How does attending school affect my SSI Disability status?

By / Supplemental Security Income / 338 Comments

Find out why your SSI Disability status is not affected by attending school and learn about special work provisions for SSI recipients who are students.

Going to School Doesn’t Affect Your SSI Disability Status Now

When you are financially eligible and are approved for SSI, your approval depends on your medical condition and, if you are an adult, on your past work history. Accordingly, school attendance itself school will not affect your SSI Disability status. Regular school attendance is encouraged for individuals under age twenty-two with the Student Earned Income Exclusion (SEIE), which is discussed below.

How Getting a Degree or Certificate Can Affect SSI Eligibility

If your school attendance earns you a degree or diploma or a trade certificate, you will have the advantages that the new work qualifications (degree, diploma, or trade certificate) give you. Those new qualifications will be considered the next time your claim undergoes a continuing disability review (CDR) to see whether or not you are still disabled. If new occupations become suitable for you because of your new education and you can do those occupations with your physical and/or medical limitations, your benefits could end because you are no longer disabled. This should not scare you off from getting more education if your goal is to re-enter the workforce and have the broader life than being self-supporting can afford.

The SSI Student Earned Income Exclusion

SSI law includes several work incentives and earned income exclusions that are available to all disabled people getting SSI. These incentives are described in our article I Want to Work. Can You Tell Me How to Get SSI While Working? An SSI recipient under age twenty-two who is working and is regularly attending school qualifies for another incentive, the Student Earned Income Exclusion (SEIE). The SEIE is in addition to other earned income exclusions. In 2020, the maximum amount of earned income not counted under the SEIE is $7,670.00 a year with a maximum of $1,900 in any single month.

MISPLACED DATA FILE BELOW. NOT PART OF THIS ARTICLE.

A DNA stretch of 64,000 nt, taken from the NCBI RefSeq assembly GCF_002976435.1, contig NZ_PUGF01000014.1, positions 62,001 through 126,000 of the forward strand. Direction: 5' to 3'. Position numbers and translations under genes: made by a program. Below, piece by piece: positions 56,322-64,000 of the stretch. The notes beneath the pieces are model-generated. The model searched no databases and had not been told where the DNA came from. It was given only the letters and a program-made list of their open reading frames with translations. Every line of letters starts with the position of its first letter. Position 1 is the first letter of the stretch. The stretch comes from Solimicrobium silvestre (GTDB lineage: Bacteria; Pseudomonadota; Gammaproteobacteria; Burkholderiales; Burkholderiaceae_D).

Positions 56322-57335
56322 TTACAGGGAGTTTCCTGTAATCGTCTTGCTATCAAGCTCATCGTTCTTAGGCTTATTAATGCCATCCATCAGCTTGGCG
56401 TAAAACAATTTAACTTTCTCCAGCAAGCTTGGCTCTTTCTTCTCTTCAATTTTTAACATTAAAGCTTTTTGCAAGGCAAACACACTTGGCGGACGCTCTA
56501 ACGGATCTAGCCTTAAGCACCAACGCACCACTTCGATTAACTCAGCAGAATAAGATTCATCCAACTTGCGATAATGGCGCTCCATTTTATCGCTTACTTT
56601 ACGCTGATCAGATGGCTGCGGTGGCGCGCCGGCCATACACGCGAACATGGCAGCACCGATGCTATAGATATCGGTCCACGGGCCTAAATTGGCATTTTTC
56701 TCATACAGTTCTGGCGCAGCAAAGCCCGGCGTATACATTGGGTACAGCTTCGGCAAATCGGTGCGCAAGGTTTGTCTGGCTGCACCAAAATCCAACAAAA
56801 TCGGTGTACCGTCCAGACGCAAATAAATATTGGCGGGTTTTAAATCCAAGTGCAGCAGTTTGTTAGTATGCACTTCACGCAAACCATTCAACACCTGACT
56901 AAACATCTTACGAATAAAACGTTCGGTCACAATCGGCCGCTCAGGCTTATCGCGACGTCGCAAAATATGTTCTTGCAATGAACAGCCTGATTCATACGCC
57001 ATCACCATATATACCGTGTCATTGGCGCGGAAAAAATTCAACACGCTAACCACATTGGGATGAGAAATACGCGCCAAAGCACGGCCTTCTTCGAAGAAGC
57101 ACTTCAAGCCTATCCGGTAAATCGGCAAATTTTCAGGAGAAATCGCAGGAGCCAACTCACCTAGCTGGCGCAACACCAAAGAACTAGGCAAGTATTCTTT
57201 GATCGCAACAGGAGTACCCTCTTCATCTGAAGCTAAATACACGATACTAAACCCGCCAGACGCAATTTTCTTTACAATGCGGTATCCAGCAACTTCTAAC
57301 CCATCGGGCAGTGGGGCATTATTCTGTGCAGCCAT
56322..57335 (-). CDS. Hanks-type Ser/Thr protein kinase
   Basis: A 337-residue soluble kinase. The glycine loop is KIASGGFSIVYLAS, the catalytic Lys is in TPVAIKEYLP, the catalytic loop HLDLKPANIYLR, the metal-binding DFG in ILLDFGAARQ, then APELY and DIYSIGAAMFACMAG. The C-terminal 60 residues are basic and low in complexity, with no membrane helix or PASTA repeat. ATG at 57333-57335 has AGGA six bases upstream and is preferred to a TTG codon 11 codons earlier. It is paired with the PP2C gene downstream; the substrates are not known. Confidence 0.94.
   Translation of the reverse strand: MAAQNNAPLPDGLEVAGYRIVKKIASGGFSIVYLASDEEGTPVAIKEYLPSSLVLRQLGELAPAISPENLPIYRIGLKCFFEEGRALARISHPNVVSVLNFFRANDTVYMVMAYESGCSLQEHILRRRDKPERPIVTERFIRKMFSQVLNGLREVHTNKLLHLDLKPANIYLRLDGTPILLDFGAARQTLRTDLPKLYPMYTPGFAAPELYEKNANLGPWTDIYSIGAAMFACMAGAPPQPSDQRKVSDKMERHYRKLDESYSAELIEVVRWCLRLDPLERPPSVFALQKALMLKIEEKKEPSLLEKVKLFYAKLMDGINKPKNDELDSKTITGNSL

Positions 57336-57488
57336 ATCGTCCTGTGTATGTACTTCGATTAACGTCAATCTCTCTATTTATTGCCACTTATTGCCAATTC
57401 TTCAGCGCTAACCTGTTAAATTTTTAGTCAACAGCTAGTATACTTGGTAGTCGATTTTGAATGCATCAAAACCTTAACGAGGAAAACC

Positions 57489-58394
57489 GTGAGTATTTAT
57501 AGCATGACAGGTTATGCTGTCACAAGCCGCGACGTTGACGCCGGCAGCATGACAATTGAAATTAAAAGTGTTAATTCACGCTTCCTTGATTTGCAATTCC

Definition of Regularly Attending School

The number of hours you must attend to be eligible for the SEIE depends on where you are attending school. Social Security defines regularly attending school as being in class in a college or university at least eight hours weekly or in class in grades seven through twelve for at least twelve hours weekly, or in a home-school situation that meets home-school law for at least twelve hours weekly. It also defines regularly attending as attending a training course that prepares for employment at least twelve hours weekly or fifteen hours weekly if the course involves shop practice.

In some circumstances, a person may be attending for fewer hours and be eligible for the exclusion if the reasons for fewer hours are beyond the student’s control, such as being ill. A home-bound student may qualify if he or she is studying a course given by a school that offers grades seven through twelve, by a college, by a university, or by a government agency and a home visitor or tutor from the school directs the study or training.

Reporting Responsibilities

To avoid overpayments, report your earnings monthly and be sure to let the Social Security Administration know if you change hours of school attendance or schools. And, of course, report any substantial changes in your health that could affect your SSI Disability status.

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